Review by Linda Lappin
As Bruce Chatwin relates in Songlines, our remote ancestors revered features of their landscape: mountain, rock, river, tree, cave, imbuing them with spiritual meaning and celebrating them in myth and song. Then at some imprecise moment in prehistory, a hairy-knuckled hand grabbed a charred stick from a bonfire and drew a bison on the wall of a pitch-black cave. Elsewhere in that twilight era, huge slabs of granite were quarried, floated downriver hundreds of miles to be later chipped, polished, and set up vertically in rows or circles. Pillars were erected to frame the solstice sunrise; pools dug deep in artificial caves to catch the moon’s reflection. Our forerunners have left impressive evidence of their keen sense of wonder and their desire to leave a trace upon their territory by means of astonishing engineering and architectural feats. Yet no one knows why any of this was done. To delineate sacred space? To communicate with mysterious forces or commemorate an event of collective importance? To channel fertility and abundance?
Not only did early human beings feel the need to create sacred space in their environment, they also felt compelled to seek out similar places in other areas. Well-trod pathways have connected distant sanctuaries since Neolithic times. Evidence found at many holy sites reveals periodic occupation by migrating peoples over thousands of years. Eons passed; first camps, then cities sprang up along those pathways. As we became more sophisticated, our artifacts became more refined. Rough menhir, cairn, tumulus, tholos became temple, pyramid, stupa, cupola, cathedral, minaret, peopled with heroes, spirits, and gods whose miracles and myths became enmeshed with the terrain itself. The urge to see these shrines with one’s own eyes has never lessened, and still pulls masses of people from one spot on the globe to another. Throughout history, we have been pilgrims. The question is: WHY.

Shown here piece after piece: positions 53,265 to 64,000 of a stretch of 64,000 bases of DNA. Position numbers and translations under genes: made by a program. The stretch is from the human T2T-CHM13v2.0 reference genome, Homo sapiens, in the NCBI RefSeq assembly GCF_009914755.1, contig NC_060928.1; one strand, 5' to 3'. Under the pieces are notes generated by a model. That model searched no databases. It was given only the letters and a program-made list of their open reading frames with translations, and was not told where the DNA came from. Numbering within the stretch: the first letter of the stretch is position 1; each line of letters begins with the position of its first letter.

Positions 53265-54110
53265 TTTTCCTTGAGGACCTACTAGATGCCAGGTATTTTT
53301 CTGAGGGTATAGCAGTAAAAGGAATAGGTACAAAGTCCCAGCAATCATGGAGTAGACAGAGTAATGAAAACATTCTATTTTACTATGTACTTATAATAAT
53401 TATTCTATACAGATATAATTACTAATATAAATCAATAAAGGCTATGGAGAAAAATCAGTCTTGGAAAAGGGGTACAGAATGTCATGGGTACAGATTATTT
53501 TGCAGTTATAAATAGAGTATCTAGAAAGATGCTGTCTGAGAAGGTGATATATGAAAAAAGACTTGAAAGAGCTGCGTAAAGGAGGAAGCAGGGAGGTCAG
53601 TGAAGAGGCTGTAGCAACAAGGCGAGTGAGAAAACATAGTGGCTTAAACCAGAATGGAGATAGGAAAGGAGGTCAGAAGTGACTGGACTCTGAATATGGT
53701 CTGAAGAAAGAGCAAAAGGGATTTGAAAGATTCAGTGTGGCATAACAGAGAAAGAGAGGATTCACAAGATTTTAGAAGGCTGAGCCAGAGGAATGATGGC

Victoria Preston explores the answers to this question in her superbly researched new book We Are Pilgrims, leading the reader on an epic ramble across continents and millennia. Zooming from prehistoric fertility shrines to rock festivals and spaceships, she shows how all cultures are interconnected by the universal compulsion to seek spiritual rewards through travel.
Philip Cousineau has defined pilgrimage as a journey to a sacred center – which may be a site of religious, historical, or personal significance to the traveler. Preston narrows it down, defining pilgrimage as “a ritual journey to a place of shared spiritual meaning,” with the emphasis on “ritual” and “shared,” and is chiefly concerned with pilgrimage as a collective phenomenon. Early in the book she excludes journeys to historical sites which may have a special meaning only to the individual traveler –for example, a club where one’s favorite band debuted thirty years ago. Yet she concedes that pilgrimage is a “highly individual experience.” (p.1) What counts most is the frame of mind in which one makes the journey and one’s motivations for setting off in the first place.
Pilgrimages are often undertaken to fulfill a vow, make a sacrifice, or receive the beneficial influence of a particular place or entity. As a pattern of human behavior, the tradition of religious pilgrimage was well-established by the time Chaucer penned the Canterbury Tales in 1387. In the Prologue he informs us that it is the longing to see far off, sundry, strange lands, or to pay back a debt to St Thomas à Becket that puts people in motion. Chaucer distinguishes among different types of pilgrims – professional pilgrims drawn to exotic lands; others stirred by seasonal restlessness; and those obeying the call of religious duty. In We Are Pilgrims, Preston suggests that it is the traveler’s intent that gives spiritual power to the journey. She identifies ten chief motivations: Survival, Kinship, Faith, Wonder, Solace, Redemption, Hope, Gratitude, Liberation, and Enlightenment, dedicating a chapter to each theme.